I figured it was time to start listening to the blaring TV again. Fortunately this was reporting today's news, rather than last week's. Or that's what I thought. A few moments later, it was talking about Google Earth... and its military implications in Israel...

What was going on here? Was this actually the same mobile phone that I had called last week? Was this Indian guy just watching the same DVD again? Of news? Maybe he was a professional journalist spending a week editing a documentary that he was making, and just happened to be playing the same clip when I'd phoned both times? That all seemed quite unlikely, but not as unlikely as the other explanation. The weird explanation. The explanation that I could only believe by giving in to grim paranoia.

The explanation that the Indian, the absent client, the TV, the dog and indeed the entire house, including the telephone... were not real, and I was listening to a very long recording.

I hung up. I rung back. After a long pause, which I remembered from the start of my first call last week, I got an engaged tone.

I rang again, I was told the line was unavailable.

I rang again, I got a garbled voice-mail message.

I rang again, a 1970s engaged-tone faded-in. Whoa.

Five calls to the same number. Five different results, none of which connected me to the person to whom I wanted to speak.

Wait a minute, that last engaged tone had faded-in. Nothing fades-in on a telephone in this digital age... except... a recording of something fading-in.

So therefore... I had just been listening to a recording of an engaged tone. Maybe the other 'unavailable' messages I had got had been recordings too? Including the Indian guy and his whole house?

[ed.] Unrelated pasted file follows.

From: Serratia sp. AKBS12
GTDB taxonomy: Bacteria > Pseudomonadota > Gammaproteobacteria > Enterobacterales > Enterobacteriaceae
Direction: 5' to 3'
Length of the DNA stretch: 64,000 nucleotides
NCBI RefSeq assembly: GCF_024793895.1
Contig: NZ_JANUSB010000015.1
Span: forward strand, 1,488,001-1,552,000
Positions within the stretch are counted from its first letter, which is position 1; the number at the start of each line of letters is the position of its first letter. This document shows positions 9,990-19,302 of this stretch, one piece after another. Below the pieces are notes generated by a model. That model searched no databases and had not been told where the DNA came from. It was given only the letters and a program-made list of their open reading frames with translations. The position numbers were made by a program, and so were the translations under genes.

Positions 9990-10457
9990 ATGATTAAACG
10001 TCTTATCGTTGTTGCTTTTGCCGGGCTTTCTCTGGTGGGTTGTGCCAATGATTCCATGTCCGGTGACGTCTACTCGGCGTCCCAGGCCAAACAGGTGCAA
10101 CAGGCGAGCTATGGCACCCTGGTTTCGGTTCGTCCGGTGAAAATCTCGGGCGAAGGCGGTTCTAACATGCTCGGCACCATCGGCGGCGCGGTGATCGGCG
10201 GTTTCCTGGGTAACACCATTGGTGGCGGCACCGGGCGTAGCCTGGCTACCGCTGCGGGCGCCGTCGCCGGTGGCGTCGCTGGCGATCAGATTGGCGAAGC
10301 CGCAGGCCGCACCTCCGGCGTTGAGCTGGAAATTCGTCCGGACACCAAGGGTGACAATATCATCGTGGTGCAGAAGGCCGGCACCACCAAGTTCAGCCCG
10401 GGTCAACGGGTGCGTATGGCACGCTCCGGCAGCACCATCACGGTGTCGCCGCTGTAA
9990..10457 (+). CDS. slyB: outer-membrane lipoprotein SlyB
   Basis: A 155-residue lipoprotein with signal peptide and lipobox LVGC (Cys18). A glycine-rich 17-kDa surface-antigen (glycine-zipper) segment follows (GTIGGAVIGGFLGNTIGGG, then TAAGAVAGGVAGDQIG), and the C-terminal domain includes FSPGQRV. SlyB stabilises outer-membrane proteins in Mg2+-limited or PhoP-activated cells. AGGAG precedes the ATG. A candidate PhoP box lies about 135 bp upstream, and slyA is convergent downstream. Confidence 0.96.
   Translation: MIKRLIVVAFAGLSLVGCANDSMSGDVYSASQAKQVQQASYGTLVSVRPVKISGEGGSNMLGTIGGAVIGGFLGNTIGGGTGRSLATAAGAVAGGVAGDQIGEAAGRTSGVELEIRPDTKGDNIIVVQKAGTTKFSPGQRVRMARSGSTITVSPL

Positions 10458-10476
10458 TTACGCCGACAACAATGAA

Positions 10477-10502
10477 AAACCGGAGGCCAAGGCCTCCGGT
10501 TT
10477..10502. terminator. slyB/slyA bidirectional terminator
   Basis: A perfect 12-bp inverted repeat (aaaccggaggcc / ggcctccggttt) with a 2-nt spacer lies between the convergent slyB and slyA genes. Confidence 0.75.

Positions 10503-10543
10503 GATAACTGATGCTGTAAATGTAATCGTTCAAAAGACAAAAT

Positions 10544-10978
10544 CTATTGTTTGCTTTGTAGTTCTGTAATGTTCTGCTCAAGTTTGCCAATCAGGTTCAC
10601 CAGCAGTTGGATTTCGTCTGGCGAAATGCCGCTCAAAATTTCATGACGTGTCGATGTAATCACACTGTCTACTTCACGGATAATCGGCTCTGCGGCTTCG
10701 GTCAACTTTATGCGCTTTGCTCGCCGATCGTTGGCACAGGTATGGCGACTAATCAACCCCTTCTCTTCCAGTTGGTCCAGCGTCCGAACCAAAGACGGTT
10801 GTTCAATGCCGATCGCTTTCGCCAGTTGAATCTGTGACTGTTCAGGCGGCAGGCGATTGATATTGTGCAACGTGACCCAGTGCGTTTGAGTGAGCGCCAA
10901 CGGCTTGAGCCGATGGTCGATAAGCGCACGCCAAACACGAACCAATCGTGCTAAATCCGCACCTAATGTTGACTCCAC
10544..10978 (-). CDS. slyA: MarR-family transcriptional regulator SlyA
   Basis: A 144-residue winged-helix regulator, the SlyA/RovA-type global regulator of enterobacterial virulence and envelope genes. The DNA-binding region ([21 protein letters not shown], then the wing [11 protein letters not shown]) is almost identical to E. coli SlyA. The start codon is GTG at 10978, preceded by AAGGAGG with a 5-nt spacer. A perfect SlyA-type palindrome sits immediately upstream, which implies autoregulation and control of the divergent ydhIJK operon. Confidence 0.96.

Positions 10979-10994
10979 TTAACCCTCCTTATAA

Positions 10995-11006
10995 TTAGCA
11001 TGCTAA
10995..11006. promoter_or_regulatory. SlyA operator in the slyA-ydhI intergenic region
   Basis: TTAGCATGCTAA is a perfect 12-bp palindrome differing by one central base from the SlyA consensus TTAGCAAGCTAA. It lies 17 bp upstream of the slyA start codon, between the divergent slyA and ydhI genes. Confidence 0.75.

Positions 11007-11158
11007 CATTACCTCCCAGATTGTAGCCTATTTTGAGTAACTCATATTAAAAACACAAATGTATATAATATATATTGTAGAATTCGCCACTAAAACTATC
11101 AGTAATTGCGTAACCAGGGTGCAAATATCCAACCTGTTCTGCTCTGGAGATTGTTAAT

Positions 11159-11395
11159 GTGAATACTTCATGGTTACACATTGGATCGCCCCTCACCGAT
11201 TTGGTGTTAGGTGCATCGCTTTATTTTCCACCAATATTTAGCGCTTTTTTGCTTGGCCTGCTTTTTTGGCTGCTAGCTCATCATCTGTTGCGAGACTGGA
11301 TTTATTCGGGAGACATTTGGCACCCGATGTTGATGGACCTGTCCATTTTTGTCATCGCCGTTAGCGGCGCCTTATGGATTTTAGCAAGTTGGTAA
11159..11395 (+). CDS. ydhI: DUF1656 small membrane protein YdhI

Digging out the mobile number that I'd called last week for comparison, I ascertained that they were two different mobile numbers, on two different networks – Telecom and Vodaphone.

So I rang the second client's landline, intending to ask her, politely, if she knew what was going on. Was this some sort of joke service that NZ mobile users can subscribe to instead of letting their friends hear an engaged tone?

I got through to her landline answerphone, on which she went to great pains to give out a third mobile number. This I then telephoned... and my blood ran cold as it was suddenly answered by the scary Indian guy.

Indian guy: "Hello?"

Me: (FEELING LIKE A COMPLETE IDIOT) "Hello. I called earlier. Who am I talking to?"

Indian guy: "Yeah?"



Well, that settled it – the Indian guy was definitely a recording, and clearly quite unaware of this fact.

Dang it, I knew that woman had been far too keen to give out her new mobile number on her landline answerphone. These people must, in fact, have both diverted all their calls to a harmless practical joke line, designed to wind their friends up. Phew, the world made sense again.

But my brilliant conclusion was still subjective. There was one last test I still had to carry out to confirm this.

I went and got my own NZ mobile phone, turned it on, and rang up myself. I was expecting this call to get diverted through to the NZ mobile I was holding in my other hand, here in the UK.

As I sat there listening to the BRR BRR ringing of a phone that should be connecting to me, I had to wonder if the whole fabric of the universe might just fall apart if I heard myself answer at the other end...



It was the Indian guy!

(PAUSE) "Yeah?" (PAUSE) "Okay, hold on."

At this, he ignored his blaring TV and left the phone to go and shout out of the room for me to come and answer myself.

I hung up. At half-past-three in the morning I really wasn't ready for that conversation. And neither, I suspect, was I.

So here's my question: Did I speak to four different Indians, all of whom spoke the same words with the same inflection, none of whom listened to me, one of whom had stolen my SIM card without my knowledge, each of whom had an identical quad dog, and all of whom were watching the same DVD of CNN news about Google Earth, OR... the international phone company that I use playing these recordings as a means of charging customers for calls that they cannot connect?

Enjoy listening to him yourself, again and again, here.

Labels: ,

0 comment(s):

Post a Comment

<< Back to Steve's home page

** Click here for preceding post(s) **

** Click here for following post(s) **